I fly from Paris to Berlin and stay in the home of a relative's friend. Their son Nexo picks me up at the airport and I spend the rest of the morning having deep conversations with him at the dinner table over orange juice. It was from that day on that I knew him and I would become great friends.
I sleep in his sister's room. The furniture doesn't match and there are small trinkets in every corner of the room that holds something so memorable she doesn't throw it away. It reminds me so much of my own room and my first night here is one of the best sleeps.
I meet with Mai Linh again on the other side of town and we wander through graffiti laneways and take silly photos in a photobooth on the street. The last time I had seen her was the previous year and I still feel so blessed to have friends around the world.
We go to a party one night near a bridge that overlooks a large lake. The concrete wall next to the entrance is painted with a big graffiti mural of Mother Mary and loud music pulses from the window like openings above it. We don't leave until it's sunlight again.
One night we all crowd into a friend's apartment bedroom. Hans plays his guitar on a mattress on the floor while the other boys play console games on the TV. We look like zombies with dark bags underneath our eyes. Other nights we walk through the park, relying on the moonlight to guide us to the lake where we stay to chat, everyone giggling at me trying to pronounce German words. On my last night, we wander the empty streets for a döner kebap stand and eat our meals in the quiet train station underground to keep warm.
My time in Berlin is over and Nexo takes me to the train station where we say our goodbyes. I can't find my seat number through the crowded train so I sit on the floor in between the carriages, my luggage towering over me as I watch the view of the sky through the small window high above me.
I travel to Munich to see Oktoberfest. There are youths and families dressed in Bavarian clothes and I look so much out of place in my jeans and backpack that people take pictures with me. The grounds are loud with excited screams of children and catchy pop music, that often conflicted with the music from just across the way. There are rides with big, bright lights and loud colours for all ages and adventurers and it is now that I wish I had a companion with me to enjoy all this fun. The noise of loud, buzzing chatter hits me as soon as I walk into the beer tents. There are thousands of people singing, dancing, and celebrating away to litre mugs of beer. One lonely man with a thick moustache kneels on one knee and presents me with a small pretzel ring for my hand in marriage while others ask me to join them in dance.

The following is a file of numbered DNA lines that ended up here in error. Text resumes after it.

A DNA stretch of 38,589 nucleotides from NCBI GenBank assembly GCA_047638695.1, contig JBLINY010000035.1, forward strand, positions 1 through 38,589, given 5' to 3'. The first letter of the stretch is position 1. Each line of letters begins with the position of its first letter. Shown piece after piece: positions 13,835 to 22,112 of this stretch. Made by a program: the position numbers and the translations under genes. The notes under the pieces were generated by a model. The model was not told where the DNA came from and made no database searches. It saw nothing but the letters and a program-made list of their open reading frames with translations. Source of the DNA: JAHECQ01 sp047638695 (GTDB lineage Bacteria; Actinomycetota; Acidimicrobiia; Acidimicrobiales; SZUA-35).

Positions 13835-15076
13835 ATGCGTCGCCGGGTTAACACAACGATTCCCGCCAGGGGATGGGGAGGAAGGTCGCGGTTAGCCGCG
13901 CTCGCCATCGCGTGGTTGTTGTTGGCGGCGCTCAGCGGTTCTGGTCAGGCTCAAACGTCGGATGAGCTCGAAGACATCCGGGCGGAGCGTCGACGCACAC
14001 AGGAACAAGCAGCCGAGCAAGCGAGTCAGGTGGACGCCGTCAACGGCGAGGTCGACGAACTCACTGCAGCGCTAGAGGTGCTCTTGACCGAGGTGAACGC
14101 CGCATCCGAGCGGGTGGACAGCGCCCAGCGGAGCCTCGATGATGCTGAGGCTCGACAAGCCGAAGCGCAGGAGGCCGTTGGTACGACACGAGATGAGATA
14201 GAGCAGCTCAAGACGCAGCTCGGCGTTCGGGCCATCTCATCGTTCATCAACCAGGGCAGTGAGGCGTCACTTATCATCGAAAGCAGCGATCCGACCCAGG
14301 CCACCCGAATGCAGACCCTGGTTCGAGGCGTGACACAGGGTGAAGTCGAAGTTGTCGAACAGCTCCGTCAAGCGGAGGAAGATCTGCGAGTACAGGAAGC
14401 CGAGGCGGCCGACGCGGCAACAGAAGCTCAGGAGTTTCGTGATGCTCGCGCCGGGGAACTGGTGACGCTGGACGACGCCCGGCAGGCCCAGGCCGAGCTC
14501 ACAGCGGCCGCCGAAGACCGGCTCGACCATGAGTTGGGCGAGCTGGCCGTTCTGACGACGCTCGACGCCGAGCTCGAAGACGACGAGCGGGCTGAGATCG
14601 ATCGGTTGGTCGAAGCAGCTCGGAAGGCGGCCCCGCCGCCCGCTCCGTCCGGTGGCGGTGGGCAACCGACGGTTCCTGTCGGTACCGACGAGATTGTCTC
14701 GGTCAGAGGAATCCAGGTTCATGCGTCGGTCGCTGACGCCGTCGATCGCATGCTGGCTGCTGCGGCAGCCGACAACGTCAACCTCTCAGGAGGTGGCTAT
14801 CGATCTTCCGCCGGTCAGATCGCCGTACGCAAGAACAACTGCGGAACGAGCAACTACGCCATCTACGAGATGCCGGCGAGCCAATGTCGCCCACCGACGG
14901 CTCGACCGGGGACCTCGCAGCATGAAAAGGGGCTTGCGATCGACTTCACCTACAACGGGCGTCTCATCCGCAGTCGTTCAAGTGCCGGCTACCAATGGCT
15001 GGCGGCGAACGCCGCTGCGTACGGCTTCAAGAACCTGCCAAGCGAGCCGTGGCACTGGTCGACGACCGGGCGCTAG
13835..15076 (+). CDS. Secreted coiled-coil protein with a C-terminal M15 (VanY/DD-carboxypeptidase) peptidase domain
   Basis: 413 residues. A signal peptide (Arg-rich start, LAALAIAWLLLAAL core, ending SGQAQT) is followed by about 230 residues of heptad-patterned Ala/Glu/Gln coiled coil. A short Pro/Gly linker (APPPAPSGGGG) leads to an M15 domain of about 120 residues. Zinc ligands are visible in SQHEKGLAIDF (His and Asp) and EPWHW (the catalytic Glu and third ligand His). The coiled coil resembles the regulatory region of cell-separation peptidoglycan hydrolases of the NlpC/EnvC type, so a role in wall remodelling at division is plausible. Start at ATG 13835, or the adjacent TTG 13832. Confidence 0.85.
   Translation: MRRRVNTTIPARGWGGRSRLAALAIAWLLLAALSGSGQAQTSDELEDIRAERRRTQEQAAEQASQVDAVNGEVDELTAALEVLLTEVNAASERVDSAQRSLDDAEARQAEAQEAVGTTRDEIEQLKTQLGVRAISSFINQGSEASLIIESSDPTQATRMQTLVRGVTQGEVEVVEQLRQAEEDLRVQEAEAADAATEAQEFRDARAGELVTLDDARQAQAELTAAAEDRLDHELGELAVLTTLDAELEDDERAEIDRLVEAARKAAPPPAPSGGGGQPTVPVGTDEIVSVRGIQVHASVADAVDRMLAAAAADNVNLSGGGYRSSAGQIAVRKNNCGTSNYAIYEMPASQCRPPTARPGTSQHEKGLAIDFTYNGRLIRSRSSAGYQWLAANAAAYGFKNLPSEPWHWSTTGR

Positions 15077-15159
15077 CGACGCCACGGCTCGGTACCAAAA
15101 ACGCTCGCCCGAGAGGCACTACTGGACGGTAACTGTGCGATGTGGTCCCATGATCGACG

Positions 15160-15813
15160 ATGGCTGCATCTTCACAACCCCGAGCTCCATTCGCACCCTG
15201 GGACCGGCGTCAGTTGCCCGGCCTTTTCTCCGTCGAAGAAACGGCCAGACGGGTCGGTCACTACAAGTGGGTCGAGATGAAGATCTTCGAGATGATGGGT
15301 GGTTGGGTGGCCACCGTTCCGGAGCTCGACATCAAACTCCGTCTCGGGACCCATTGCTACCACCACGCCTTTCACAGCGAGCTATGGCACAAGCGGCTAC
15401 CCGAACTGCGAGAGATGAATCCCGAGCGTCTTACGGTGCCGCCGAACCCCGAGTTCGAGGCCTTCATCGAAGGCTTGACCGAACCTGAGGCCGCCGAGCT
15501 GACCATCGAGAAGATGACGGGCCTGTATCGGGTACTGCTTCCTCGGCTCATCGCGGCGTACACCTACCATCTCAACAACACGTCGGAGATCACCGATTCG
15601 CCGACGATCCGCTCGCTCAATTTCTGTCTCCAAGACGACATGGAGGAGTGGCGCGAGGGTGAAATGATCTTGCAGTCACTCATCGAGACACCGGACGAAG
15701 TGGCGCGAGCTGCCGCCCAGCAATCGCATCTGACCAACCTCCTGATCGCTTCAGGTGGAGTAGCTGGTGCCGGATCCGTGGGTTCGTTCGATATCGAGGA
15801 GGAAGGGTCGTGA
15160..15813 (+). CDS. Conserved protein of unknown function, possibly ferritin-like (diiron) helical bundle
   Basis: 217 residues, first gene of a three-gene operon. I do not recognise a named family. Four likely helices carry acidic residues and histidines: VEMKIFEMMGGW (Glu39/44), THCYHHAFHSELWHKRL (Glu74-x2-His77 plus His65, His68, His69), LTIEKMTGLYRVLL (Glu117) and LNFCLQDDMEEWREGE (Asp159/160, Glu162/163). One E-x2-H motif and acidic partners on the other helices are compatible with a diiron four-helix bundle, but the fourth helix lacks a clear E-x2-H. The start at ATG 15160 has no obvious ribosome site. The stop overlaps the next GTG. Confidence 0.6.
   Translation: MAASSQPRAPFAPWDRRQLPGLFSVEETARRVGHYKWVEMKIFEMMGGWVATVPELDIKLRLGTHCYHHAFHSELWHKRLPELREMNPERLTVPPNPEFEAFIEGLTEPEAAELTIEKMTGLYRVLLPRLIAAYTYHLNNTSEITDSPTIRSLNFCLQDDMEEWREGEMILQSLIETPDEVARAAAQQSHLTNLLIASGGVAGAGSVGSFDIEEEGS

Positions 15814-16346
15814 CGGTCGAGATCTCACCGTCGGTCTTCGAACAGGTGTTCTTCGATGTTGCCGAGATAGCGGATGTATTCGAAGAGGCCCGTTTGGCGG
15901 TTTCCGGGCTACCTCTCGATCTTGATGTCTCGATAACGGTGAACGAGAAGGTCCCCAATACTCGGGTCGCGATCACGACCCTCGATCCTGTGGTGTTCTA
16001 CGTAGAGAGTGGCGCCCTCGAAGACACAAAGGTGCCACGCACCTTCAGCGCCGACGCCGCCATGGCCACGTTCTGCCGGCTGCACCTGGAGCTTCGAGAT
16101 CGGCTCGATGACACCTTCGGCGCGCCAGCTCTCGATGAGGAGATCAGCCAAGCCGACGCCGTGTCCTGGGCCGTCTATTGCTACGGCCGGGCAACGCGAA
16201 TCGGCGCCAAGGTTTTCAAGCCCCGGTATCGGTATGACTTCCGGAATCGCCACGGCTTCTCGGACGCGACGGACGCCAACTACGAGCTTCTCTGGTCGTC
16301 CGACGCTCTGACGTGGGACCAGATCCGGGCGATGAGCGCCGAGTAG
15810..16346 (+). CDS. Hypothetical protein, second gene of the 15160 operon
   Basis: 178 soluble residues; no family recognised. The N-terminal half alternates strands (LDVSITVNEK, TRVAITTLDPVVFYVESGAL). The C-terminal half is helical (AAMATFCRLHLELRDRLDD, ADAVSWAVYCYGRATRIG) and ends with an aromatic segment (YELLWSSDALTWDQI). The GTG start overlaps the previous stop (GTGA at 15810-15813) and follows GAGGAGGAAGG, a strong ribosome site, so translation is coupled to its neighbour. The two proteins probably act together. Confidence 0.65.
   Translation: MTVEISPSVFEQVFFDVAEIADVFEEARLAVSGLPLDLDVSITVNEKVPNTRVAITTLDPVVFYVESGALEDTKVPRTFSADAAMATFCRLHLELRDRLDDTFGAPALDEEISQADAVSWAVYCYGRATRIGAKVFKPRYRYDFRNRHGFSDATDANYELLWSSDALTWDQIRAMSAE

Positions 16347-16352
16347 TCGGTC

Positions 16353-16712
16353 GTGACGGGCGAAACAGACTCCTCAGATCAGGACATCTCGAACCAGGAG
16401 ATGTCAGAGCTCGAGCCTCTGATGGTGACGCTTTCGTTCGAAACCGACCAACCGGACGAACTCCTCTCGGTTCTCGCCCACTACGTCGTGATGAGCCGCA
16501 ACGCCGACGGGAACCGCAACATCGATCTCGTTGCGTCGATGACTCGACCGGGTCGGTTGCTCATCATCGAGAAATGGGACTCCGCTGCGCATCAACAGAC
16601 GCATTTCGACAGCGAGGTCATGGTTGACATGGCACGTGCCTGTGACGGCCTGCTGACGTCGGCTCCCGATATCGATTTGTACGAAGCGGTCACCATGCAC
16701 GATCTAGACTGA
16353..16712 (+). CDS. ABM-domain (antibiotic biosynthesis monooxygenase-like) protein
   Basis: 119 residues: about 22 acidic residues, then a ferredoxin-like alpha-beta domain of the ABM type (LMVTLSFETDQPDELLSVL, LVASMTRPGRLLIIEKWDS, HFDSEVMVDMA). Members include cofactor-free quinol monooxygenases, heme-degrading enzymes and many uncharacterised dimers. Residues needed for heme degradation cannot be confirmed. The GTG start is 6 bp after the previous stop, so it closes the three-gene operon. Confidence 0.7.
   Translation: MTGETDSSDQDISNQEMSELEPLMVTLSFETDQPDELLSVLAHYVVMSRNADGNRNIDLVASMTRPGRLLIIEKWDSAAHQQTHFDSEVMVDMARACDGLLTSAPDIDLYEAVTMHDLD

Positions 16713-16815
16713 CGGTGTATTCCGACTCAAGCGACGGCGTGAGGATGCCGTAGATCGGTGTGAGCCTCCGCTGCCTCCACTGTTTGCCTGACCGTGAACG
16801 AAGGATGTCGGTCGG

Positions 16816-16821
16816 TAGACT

Soon I am on a bus heading south and turn 21 in a little town called Freiburg im Breisgau. Here I stay with my relatives and for my birthday, they drive us an hour to Colmar, France where we eat fruit and pastries. The town is almost whimsical with charming cityscapes and quaint little buildings. The similarities to Miyazaki's Howl's Moving Castle are clear to see and I stand on a bridge overlooking the canal, pinching myself to make sure this wasn't some kind of ridiculously realistic painting. The people here are as sweet as the pastel-coloured houses. It is such a big and beautiful difference from the bustling city of Paris. I end my birthday back in Freiburg watching one of my favourite movies The Lord of the Rings (except this time it's Der Herr der Ringe) and eating my black forest birthday cake.
I spend another few days in Freiburg, riding bikes around town and finishing off my university assignments. On my last day, I eat my last serving of weisswurt for breakfast and make it to the nearest airport in Switzerland for lunch. After a few short hours, I am back in my cousin's home in London, eating dinner with my family.